How long does it take to fit a dental crown?
Fitting a crown requires at least two visits to our office. Initially, we will remove decay, shape the tooth, and fit it with a temporary crown of either plastic or metal. On the subsequent visit we will remove the temporary crown, and then fit and adjust the final crown. Finally, we will cement the crown into place and you have a new beautiful looking tooth.
Key Benefits of Dental Crowns
- Replaces missing teeth
- Offers support to misshapen teeth or badly broken teeth
- Looks completely natural
- Fixes "smile" and functional chewing problems
What are the capabilities of crowns?
Crown and bridgework is a very reliable solution for major dental problems caused through accidents, diseases or wear and tear. Major problems can usually be corrected using these techniques. Material used in these repairs is either high-grade porcelain, or porcelain bonded to gold. A higher strength of the porcelain and gold materials is recommended to treat the most serious of dental problems. Where accidental damage has occurred, resulting in lost teeth, or where teeth have broken away through excessive wear, or as the result of old fillings breaking, crowns and/or bridges can be used as a long-term solution. Many people have unexplained pain from filled back teeth, which is usually due to hairline cracks in the chewing part of the tooth. Placing crowns on these teeth relieves the pain and allows a return of full dental function for these teeth. In front teeth, older fillings can both weaken the teeth and cause "appearance" problems due to staining or chipping. Porcelain crowns and bridges are suitable in cases where porcelain veneers are not. In teeth with root canal fillings, crowns can prevent breakage.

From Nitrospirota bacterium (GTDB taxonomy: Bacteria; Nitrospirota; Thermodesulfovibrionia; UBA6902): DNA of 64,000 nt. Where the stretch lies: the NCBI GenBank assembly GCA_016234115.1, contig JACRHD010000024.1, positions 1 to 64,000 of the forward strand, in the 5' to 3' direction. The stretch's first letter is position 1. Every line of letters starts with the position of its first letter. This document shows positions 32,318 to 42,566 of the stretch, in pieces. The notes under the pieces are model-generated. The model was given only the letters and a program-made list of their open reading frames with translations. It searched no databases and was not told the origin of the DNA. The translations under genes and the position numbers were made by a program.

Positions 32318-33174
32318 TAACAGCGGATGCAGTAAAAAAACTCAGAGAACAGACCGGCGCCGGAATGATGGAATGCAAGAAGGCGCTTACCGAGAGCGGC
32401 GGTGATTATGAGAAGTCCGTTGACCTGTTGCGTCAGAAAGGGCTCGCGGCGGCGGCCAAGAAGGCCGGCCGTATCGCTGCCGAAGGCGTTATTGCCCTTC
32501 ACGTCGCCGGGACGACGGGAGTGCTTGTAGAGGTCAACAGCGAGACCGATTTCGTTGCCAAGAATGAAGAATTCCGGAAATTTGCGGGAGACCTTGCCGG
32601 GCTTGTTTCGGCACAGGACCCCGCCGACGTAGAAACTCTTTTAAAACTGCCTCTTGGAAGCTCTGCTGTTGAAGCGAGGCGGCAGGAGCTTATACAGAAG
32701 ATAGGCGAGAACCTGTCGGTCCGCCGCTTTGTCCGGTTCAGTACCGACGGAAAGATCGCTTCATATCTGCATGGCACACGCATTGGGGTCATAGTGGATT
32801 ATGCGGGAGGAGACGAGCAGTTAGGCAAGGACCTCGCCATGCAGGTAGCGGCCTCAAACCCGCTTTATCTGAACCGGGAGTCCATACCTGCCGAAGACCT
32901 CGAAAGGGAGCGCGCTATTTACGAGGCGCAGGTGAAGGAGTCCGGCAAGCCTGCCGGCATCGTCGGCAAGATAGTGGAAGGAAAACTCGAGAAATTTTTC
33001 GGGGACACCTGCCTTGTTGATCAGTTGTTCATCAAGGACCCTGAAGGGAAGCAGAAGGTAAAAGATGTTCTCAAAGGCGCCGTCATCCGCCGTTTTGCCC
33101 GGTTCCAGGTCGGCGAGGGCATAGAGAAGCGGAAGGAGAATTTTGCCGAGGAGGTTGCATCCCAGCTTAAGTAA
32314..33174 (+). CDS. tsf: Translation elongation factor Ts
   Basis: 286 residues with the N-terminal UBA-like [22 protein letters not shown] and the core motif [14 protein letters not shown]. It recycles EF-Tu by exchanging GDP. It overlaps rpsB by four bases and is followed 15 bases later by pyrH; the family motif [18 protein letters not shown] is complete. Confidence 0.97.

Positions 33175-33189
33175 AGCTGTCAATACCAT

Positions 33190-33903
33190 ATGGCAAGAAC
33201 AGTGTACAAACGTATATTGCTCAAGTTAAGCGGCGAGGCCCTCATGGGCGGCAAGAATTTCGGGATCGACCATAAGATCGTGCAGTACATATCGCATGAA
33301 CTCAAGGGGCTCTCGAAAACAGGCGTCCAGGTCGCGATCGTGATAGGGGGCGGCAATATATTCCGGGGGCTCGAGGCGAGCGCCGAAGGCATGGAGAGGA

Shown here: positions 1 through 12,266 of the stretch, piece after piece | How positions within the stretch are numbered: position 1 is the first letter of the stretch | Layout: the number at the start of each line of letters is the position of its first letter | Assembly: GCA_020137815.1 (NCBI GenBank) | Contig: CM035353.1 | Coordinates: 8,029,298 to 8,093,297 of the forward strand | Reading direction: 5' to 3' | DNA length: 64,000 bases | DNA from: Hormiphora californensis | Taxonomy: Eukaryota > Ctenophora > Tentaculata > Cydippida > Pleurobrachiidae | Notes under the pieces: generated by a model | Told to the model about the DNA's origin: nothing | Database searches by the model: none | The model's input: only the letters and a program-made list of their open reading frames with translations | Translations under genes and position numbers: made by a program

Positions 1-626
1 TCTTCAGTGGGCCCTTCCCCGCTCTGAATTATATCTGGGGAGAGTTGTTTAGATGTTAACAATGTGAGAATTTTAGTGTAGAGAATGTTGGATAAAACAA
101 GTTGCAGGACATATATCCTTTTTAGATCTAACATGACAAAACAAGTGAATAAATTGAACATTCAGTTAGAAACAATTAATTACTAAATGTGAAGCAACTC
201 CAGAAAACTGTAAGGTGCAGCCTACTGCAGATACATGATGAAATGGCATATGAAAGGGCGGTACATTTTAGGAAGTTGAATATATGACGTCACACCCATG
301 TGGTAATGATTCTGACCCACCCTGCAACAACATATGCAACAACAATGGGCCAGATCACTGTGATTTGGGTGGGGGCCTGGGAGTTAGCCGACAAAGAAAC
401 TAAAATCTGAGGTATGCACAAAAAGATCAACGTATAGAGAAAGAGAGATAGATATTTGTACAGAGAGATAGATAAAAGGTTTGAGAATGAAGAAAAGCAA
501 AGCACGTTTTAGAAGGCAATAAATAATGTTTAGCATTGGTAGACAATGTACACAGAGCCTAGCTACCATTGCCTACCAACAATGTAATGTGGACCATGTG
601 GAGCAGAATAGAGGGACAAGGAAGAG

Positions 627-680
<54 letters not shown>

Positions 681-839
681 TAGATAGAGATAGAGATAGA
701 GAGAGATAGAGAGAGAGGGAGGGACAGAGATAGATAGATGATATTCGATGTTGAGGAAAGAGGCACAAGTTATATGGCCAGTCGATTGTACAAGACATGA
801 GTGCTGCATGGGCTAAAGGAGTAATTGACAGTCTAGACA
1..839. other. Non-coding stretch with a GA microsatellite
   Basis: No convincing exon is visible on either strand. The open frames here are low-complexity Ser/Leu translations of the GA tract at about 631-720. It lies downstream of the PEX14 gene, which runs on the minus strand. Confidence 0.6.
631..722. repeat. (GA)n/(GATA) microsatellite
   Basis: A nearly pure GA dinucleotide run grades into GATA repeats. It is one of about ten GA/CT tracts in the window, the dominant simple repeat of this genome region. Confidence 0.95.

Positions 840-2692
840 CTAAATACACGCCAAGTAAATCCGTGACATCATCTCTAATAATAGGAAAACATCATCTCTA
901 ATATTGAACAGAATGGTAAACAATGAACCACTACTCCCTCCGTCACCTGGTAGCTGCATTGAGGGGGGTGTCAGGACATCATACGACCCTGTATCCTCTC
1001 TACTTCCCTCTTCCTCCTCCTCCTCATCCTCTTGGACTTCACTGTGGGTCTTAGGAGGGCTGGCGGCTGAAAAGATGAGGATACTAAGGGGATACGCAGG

You and Dr. Gerlecz may determine that you need a tooth extraction for any number of reasons. Some teeth are extracted because they are severely decayed; others may have advanced periodontal disease, or have broken in a way that cannot be repaired. Other teeth may need removal because they are poorly positioned in the mouth (such as impacted teeth), or in preparation for orthodontic treatment. The removal of a single tooth can lead to problems related to your chewing ability, problems with your jaw joint, and shifting teeth, which can have a major impact on your dental health. To avoid these complications, in most cases, Dr. Gerlecz will discuss alternatives to extractions as well replacement of the extracted tooth.